3.19.19 ECN Magazine
"The Robots That Dementia Caregivers Want: Robots for Joy, Robots for Sorrow"
Building robots that can help people with dementia has been a longtime goal for roboticists. Yet until now, no one has sought to survey informal caregivers, such as family members, about what characteristics and roles these robots should have. A team of scientists at the University of California San Diego sought to address this by spending six months co-designing robots with family members, social workers, and other caregivers who care for people with dementia. They are presenting their findings at the Human Robot Interaction conference March 11 to 14 in South Korea.

3.19.19 Medgadget
"Caregivers Want Robots to Take Care of Annoying Dementia Sufferers"
People with dementia, as well as those that take care of them, can benefit from a bit of robotic assistance. There are a few robots on the market that are designed to help elderly people around the house, but not too much exists for those suffering from cognitive decline. While there's been development in this field, researchers at the University of California, San Diego wanted to find out what kinds of robots would actually help. The team brought together a group of caregivers that have a good deal of experience with dementia patients.

3.18.19 The Next Platform
"RESEARCHERS SCRUTINIZE OPTANE MEMORY PERFORMANCE"
When Intel starts shipping its "Cascade Lake" Xeons in volume soon, it will mark a turning point in the server space. But not for processors - for memory. The Cascade Lake Xeon SP will be the first chip to support Intel's Optane DC Persistent Memory, a product that will pioneer a new memory tier that occupies the performance and capacity gap between DRAM and SSDs. Like Intel's Optane SSDs, Optane DC Persistent Memory Modules (PMM) are equipped with 3D XPoint, a non-volatile memory technology co-developed by Intel and Micron.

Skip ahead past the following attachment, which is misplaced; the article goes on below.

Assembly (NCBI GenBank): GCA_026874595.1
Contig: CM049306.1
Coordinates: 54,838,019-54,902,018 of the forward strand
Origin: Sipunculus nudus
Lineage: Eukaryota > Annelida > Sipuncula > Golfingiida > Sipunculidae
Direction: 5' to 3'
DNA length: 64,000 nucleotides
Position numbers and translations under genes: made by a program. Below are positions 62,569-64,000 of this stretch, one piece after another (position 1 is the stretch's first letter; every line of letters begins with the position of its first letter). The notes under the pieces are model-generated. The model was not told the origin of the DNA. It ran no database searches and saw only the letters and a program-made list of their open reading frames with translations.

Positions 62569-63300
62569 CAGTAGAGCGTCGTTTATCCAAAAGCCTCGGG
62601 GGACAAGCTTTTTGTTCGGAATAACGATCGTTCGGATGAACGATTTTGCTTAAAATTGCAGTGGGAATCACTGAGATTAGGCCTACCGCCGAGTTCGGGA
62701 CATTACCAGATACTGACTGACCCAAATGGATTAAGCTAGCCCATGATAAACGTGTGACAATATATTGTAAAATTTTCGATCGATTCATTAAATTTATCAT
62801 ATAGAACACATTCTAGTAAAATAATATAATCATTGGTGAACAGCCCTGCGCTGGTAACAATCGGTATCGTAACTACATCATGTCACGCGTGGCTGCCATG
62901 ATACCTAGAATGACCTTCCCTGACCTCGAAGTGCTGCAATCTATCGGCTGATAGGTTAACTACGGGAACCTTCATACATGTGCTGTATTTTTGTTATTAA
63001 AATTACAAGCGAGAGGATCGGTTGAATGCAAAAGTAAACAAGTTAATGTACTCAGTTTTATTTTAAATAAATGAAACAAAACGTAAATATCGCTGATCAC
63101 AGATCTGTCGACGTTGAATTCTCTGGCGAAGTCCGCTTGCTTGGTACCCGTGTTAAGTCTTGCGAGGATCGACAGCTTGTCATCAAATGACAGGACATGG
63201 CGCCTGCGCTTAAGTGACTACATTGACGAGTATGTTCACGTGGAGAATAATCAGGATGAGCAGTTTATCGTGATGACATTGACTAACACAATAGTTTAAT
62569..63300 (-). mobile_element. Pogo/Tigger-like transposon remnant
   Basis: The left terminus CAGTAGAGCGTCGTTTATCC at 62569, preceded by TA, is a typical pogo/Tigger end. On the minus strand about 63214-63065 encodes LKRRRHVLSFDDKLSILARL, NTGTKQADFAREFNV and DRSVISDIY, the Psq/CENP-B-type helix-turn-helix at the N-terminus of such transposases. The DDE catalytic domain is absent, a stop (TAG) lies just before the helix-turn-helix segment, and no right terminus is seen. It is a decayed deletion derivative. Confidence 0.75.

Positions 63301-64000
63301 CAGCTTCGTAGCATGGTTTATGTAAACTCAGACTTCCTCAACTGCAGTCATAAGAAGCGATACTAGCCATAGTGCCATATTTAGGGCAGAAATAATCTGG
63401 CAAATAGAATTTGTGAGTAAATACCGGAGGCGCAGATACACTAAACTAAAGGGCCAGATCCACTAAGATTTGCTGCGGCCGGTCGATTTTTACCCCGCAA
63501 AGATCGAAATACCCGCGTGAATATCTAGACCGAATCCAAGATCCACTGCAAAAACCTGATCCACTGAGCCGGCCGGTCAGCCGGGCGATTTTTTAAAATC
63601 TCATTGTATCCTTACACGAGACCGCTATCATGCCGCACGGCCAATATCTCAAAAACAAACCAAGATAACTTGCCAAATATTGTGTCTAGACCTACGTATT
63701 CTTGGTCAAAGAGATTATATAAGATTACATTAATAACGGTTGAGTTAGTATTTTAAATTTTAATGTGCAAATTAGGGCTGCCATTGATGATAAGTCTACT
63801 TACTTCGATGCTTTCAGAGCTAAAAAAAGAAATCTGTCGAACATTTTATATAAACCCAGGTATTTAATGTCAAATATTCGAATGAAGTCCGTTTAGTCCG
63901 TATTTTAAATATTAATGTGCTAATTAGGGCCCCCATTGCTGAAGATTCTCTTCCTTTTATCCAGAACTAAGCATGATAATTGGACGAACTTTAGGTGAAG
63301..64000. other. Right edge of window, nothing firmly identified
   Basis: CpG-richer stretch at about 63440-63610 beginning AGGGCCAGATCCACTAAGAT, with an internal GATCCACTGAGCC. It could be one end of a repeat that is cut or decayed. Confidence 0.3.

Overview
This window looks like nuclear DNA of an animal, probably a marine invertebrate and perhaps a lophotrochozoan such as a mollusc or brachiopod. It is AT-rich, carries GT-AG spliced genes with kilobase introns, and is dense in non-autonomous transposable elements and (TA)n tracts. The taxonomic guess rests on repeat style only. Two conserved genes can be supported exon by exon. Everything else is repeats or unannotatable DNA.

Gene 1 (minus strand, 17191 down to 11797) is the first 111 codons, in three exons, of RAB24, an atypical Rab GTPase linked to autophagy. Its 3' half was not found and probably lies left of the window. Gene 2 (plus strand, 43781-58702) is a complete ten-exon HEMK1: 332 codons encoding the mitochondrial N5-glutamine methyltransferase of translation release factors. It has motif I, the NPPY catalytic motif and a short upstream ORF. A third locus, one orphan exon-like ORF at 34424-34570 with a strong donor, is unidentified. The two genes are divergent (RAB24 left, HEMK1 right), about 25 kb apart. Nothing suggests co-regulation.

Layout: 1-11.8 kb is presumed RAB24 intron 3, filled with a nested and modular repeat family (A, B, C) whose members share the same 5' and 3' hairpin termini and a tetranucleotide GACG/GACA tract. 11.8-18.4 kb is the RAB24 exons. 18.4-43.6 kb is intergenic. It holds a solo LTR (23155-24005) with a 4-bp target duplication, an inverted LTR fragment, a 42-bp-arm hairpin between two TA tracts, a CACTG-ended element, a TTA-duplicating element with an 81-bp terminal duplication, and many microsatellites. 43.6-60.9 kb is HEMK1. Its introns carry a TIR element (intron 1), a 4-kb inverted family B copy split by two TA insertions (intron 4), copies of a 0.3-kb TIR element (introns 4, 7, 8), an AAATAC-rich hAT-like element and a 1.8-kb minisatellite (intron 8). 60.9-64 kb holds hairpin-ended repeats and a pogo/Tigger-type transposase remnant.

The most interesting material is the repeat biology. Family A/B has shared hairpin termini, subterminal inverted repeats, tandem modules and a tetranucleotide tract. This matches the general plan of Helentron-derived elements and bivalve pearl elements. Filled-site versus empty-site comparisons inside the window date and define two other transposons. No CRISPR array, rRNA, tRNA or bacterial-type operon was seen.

3.18.19 Medical Press
"The robots that dementia caregivers want: robots for joy, robots for sorrow"
Building robots that can help people with dementia has been a longtime goal for roboticists. Yet until now, no one has sought to survey informal caregivers, such as family members, about what characteristics and roles these robots should have. A team of scientists at the University of California San Diego sought to address this by spending six months co-designing robots with family members, social workers, and other caregivers who care for people with dementia. They are presenting their findings at the Human Robot Interaction conference March 11 to 14 in South Korea.

3.18.19 The Science Times
"The robots that dementia caregivers want: robots for joy, robots for sorrow"
Building robots that can help people with dementia has been a longtime goal for roboticists. Yet until now, no one has sought to survey informal caregivers, such as family members, about what characteristics and roles these robots should have. A team of scientists at the University of California San Diego sought to address this by spending six months co-designing robots with family members, social workers, and other caregivers who care for people with dementia. They are presenting their findings at the Human Robot Interaction conference March 11 to 14 in South Korea.

3.15.19 ABC 10 News San Diego
"UC San Diego researchers create new way to field test for Fentanyl"
Researchers at UC San Diego have developed a new way to field test for Fentanyl, a dangerous opioid that is deadly even in trace amounts. Similar to diabetes testing strips that measure glucose levels, the scientists at the Center for Wearable Sensors created a testing strip that can detect Fentanyl. "You simply swipe the surface and collect the sample and analyze it in one or two minutes, on the spot," says Joseph Wang, the Center's Director.

3.14.19 The San Diego Union Tribune
"Huge surge in foreign students helping UC San Diego diversity and pay its bills"